Israel, Greece and Cyprus joined forces to face "unprecedented" opportunities and challenges, including gas reserves and security, in the volatile region, their leaders said Thursday at what they called a "historic" tripartite summit in Nicosia.
Following a number of bilateral agreements signed in Israel Wednesday between Israeli Prime Minister Benjamin Netanyahu and Greek Prime Minister Alexis Tsipras, the two travelled to Cyprus for trilateral meetings with Cypriot President Nicos Anastasiades.
The three partners discussed a possible joint pipeline to export eastern Mediterranean natural gas to Europe, as well as an electricity cable under the seabed.
Tsipras said Greece could become the bridge for transporting energy from Israel and Cyprus to Europe.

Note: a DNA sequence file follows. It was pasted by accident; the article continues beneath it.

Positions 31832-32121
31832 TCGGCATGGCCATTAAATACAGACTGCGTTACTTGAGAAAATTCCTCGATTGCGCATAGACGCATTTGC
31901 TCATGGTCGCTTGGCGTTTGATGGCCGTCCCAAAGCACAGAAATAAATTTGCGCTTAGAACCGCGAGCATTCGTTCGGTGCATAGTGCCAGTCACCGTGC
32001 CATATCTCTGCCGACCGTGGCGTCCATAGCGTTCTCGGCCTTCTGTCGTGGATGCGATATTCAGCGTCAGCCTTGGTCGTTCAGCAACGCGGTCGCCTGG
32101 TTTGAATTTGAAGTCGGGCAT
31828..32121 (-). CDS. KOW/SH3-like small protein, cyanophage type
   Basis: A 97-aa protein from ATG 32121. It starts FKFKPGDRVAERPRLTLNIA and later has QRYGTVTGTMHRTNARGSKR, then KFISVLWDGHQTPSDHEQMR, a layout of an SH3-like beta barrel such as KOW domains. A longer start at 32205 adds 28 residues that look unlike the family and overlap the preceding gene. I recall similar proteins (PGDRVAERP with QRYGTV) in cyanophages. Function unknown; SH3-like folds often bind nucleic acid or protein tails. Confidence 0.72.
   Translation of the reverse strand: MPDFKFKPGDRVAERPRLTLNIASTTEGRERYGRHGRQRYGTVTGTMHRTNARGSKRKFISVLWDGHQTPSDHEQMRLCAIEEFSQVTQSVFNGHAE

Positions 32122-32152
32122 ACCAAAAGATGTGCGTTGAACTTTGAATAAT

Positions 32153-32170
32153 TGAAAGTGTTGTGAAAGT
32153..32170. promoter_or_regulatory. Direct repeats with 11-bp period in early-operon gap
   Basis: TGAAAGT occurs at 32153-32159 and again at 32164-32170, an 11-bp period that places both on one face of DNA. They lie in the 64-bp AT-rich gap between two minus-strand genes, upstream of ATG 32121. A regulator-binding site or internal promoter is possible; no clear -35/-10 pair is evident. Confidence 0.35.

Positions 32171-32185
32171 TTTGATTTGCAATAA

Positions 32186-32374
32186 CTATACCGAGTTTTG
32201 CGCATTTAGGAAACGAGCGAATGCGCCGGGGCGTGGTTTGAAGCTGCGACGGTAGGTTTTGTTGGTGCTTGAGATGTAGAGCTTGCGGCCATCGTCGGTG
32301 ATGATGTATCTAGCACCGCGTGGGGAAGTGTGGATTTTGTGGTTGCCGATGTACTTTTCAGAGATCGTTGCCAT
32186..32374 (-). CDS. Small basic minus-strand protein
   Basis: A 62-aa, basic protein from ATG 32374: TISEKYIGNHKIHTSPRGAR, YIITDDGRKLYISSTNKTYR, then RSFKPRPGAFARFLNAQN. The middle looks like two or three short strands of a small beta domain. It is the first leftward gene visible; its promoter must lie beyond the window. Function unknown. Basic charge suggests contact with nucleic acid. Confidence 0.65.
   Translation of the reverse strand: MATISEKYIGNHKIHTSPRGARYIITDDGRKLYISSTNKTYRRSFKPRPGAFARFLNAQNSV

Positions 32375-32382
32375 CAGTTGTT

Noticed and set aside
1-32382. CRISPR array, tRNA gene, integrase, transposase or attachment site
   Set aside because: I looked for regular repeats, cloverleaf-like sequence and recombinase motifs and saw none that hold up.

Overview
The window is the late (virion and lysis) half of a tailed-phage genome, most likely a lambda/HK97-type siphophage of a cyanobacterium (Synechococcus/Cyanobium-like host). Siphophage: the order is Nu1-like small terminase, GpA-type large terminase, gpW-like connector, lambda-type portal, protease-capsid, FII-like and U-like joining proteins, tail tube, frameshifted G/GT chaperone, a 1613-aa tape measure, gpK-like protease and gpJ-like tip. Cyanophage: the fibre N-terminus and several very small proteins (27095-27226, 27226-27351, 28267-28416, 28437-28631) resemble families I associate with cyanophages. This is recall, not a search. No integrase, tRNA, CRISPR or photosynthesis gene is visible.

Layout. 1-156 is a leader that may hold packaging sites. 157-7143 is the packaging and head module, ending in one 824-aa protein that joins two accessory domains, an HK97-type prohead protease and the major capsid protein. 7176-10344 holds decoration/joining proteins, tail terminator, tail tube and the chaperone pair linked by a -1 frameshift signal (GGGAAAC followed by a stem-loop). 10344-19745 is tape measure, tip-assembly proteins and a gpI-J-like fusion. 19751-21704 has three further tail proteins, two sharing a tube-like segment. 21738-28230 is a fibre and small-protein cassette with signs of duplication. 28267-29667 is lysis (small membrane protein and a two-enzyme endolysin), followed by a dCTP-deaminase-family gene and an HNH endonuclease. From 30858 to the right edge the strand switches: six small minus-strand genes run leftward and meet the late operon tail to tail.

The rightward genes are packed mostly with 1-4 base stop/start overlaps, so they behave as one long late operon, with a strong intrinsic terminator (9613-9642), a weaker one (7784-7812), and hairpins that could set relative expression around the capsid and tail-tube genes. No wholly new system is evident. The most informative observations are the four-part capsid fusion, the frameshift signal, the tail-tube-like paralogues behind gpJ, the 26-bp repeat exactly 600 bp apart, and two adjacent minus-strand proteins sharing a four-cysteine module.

"The constant problem of security and fighting terrorism," also topped the agenda in "a region that is increasingly volatile and plagued by the forces of radical Islam," Netanyahu said.
"I believe we can be much stronger if we embrace these challenges together," Netanyahu had told Tsipras in Jerusalem Wednesday.
The three eastern Mediterranean states have grown closer over the last months as violence flares in the wider region, and after natural gas fields have been discovered in the eastern Mediterranean basin, which they seek to exploit jointly.
Over the last years, Israel has also become estranged from its former ally Turkey.
"This cooperation aims for peace and stability and is not directed against anyone," Anastasiades insisted. The Cypriot leader said the summit ushered in a "new area in the relations of our countries."
Netanyahu said the "three eastern Mediterranean democracies" would tackle "unprecedented" joint challenges and opportunities in a turbulent region.
"Greece is a dependable friend of Israel and a traditional friend of the Palestinian people. We're hopeful talks lead to two states coexisting safely, peacefully," Tsipras said in an apparent response to critics who had charged that the rapprochement with Israel was a "betrayal" of the Palestinians.
The Israeli-Palestinian peace process collapsed in April 2014.